Damian Callinan, Australian actor and comedian, three-times Barry Award nominee, and the creator and star of the Netflix hit film The Merger uses his powerful gift for storytelling to recast his parents in a funny and poignant double feature of love and loss.
The surprise discovery of his mother’s 1946 diary leads Damian on a cinematic, romantic romp through post-WW2 Australia. We chat with him ahead of the opening show at the Adelaide Fringe on 17 February.
Can you tell us more about when you came across your parents’ diary and journal and what your initial reactions were?
On the night of dad’s funeral in 2018, my sister dragged out a box that contained 23 volumes of what my siblings and I referred to as ‘The Retirement Diaries’. The man had lived a rich and varied life: WW2 veteran, school principal, amateur actor etc, but he had chosen to only document the least interesting part of it.
Annette decided that I was the one most likely to take the deep dive into the tomes, so the box was dumped at my feet to take home. We started looking through the box and that’s when we discovered that obscured within, was a slim pamphlet sized diary written by mum in 1946: the year that she met dad.
I began reading extracts to my family and the young versions of our parents materialised before our eyes. With them both gone, we were gifted this new suite of memories from their first meeting that charted the first flush of their love.
I knew straight away that I would do something with it theatrically, but for the time being we just swooned hearing their romance through the eyes of a love stricken 19 year old.
Can you talk about the process of turning your mother’s journal and father’s diary into Double Feature?
It wasn’t until I began reading dads diaries that the full show structure began to take shape. As mentioned, mum had quite the queue of suitors lining up, so I wanted to maintain the suspense of whom she ends up with.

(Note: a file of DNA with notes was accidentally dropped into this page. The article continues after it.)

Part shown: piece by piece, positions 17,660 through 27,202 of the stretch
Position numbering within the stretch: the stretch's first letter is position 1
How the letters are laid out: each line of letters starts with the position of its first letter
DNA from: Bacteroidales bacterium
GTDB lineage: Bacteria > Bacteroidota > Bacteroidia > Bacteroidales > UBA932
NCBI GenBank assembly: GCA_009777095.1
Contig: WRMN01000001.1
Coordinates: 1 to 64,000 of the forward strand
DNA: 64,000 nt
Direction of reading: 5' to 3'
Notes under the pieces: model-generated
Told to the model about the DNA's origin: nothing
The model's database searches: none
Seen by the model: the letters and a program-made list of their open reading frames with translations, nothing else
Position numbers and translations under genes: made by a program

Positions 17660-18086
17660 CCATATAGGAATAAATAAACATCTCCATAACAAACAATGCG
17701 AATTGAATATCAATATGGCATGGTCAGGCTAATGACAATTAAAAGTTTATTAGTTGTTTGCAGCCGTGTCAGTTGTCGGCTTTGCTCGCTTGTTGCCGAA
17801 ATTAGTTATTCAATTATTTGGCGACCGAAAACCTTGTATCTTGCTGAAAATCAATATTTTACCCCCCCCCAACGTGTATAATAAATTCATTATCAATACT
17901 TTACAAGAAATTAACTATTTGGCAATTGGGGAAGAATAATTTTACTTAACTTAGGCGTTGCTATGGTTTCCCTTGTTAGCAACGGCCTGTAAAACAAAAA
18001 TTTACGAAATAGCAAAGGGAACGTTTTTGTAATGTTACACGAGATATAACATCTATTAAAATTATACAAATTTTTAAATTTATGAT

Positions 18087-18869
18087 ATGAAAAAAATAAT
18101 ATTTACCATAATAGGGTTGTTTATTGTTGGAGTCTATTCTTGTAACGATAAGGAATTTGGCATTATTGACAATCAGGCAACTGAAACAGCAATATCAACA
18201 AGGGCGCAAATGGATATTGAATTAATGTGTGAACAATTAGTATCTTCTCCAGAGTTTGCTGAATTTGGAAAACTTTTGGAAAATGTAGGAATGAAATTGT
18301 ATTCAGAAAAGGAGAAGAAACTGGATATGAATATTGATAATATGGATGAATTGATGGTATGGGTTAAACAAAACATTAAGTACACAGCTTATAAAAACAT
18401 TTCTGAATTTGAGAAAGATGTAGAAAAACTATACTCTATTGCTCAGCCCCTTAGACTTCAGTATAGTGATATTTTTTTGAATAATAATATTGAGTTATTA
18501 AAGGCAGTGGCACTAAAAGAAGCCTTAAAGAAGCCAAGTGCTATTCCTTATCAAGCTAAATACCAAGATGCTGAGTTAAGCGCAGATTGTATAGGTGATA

However, I loved the idea of introducing the audience to the older couple via dad’s diaries, so I deliberately don’t mention his name to maintain the sense of anticipation.
Can you share any challenges you faced in bringing your parents’ stories to life on stage?
While dad’s diaries begin as comic relief, its pages also reveal the unspeakably awful tragedy that ended their 58 year marriage. I didn’t realise that he had diarised this event, so it was an emotionally gut wrenching to read his immediate thoughts as the heartbreak played out.
Undoubtedly the biggest challenge, as the writer and performer, is getting the balance right when introducing this element to the canvas. Nurturing the audience through this revelation after they’ve been constantly laughing for 45 minutes requires careful handling.
Being able to return to the 1946 part of the narrative provides a release valve and you can feel the mood lift as the denouement of the Hollywood romance plays out.
What was the transition like from creating the Netflix hit film The Merger to moving to the stage with this show?
The stage is my natural domain. The Merger actually began its life as a one man show. I was originally commissioned by Regional Arts Victoria & Vic Health to create a comedy show that addressed the issue of racism in rural communities.